There is no question that Trump’s statement on Saudi Arabia two weeks ago was an example of strategic clarity although it drew forth a lot of derision and criticism within the US foreign policy elite. In his dogged pursuit of America-centred Saudi policy, Trump is betting on his key American audience, which supports his America First project. Simply put, he hopes to sell his Saudi policy directly to the American people and he is unapologetic about the actual drivers of the US policies toward Saudi Arabia and the Middle East. And he explained in his statement in unsentimental terms the values and purpose of the Saudi alliance.

Trump had rounded off his statement by putting American interests first and last: “As President of the United States I intend to ensure that, in a very dangerous world, America is pursuing its national interests and vigorously contesting countries that wish to do us harm.”

But this may turn out to be a big gambit. Trouble is brewing in the Congress where US-Saudi relations are in focus not only on account of the Khashoggi killing, but also over the Saudi-led war in Yemen. Last week, the US Senate voted to take up a resolution to terminate American support for Saudi Arabia’s war in Yemen. It was no doubt a warning shot to Trump.

Meanwhile, the unusual closed-door briefing by the CIA Director Gina Haspel to the US senators on Tuesday on the Khashoggi killing may have queered the pitch for strident demands on the Hill that time has come for a comprehensive review of the American policy towards Saudi Arabia. Quite obviously, the CIA is seething with anger about Trump’s fawning over Saudi Arabia despite the compelling evidence of MBS’ complicity in Khashoggi’s murder. Read the Washington Post report entitled Senators accuse Saudi prince of complicity in Khashoggi’s killing here.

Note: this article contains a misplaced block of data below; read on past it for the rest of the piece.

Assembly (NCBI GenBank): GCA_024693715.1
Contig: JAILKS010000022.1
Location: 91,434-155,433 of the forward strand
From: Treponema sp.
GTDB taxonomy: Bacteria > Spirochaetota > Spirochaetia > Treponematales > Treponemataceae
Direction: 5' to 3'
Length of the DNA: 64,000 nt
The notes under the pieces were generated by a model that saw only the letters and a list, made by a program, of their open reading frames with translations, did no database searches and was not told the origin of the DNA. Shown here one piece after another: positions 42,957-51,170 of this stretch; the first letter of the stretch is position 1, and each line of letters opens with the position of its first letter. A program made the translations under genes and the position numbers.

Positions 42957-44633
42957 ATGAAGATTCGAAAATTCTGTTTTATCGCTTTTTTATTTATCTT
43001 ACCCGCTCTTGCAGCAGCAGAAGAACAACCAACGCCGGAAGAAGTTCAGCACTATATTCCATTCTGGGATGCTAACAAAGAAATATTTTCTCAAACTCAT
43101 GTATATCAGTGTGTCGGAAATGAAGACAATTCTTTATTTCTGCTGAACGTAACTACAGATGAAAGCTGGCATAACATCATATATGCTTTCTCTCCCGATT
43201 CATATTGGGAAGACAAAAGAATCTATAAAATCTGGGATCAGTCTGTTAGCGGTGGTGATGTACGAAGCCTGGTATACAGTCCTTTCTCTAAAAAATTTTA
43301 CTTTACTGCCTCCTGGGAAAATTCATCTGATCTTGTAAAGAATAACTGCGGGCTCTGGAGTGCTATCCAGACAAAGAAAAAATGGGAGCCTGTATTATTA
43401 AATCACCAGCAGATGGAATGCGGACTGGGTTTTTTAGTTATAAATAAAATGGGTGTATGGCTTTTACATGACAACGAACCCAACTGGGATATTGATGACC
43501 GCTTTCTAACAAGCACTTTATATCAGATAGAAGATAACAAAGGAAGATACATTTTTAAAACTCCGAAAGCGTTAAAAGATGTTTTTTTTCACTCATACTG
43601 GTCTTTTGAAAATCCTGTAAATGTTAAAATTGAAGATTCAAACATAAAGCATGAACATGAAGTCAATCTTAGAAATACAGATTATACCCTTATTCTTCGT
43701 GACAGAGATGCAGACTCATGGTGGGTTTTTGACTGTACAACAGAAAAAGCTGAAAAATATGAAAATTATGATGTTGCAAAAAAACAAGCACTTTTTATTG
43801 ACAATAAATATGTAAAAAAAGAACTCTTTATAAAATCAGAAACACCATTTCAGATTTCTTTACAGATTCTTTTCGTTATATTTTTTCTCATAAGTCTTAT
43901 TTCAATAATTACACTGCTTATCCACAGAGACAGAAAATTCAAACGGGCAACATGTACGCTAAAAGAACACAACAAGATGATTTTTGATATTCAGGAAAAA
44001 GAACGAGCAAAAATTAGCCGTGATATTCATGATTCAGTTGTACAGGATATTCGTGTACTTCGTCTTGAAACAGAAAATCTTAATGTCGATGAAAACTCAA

Reprinted with permission from Indian Punchline.]]>
http://www.ronpaulinstitute.org/archives/featured-articles/2018/december/05/trump-s-fawning-over-saudi-ties-backfires/ http://www.ronpaulinstitute.org/archives/featured-articles/2018/december/05/trump-s-fawning-over-saudi-ties-backfires/ Wed, 05 Dec 2018 14:35:55 GMT
Why Are We Talking About Khashoggi Murder When US Drones Kill Thousands? Daniel McAdams http://www.ronpaulinstitute.org/archives/featured-articles/2018/december/04/why-are-we-talking-about-khashoggi-murder-when-us-drones-kill-thousands/
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http://www.ronpaulinstitute.org/archives/featured-articles/2018/december/04/why-are-we-talking-about-khashoggi-murder-when-us-drones-kill-thousands/ http://www.ronpaulinstitute.org/archives/featured-articles/2018/december/04/why-are-we-talking-about-khashoggi-murder-when-us-drones-kill-thousands/ Tue, 04 Dec 2018 17:31:55 GMT
Why Can the CIA Assassinate People? Jacob G. Hornberger http://www.ronpaulinstitute.org/archives/featured-articles/2018/december/04/why-can-the-cia-assassinate-people/

Given that we have all been born and raised under a regime that has the CIA, hardly anyone questions the power of the CIA to assassinate people. The CIA’s power of assassination has become a deeply established part of American life.

Yet, the Constitution, which called the federal government into existence and established its powers, does not authorize the federal government to assassinate people.

If the proponents of the Constitution had told the American people that the Constitution was bringing into existence a government that wielded the power to assassinate people, there is no way that Americans would have approved the deal, in which case they would have continued operating under the Articles of Confederation.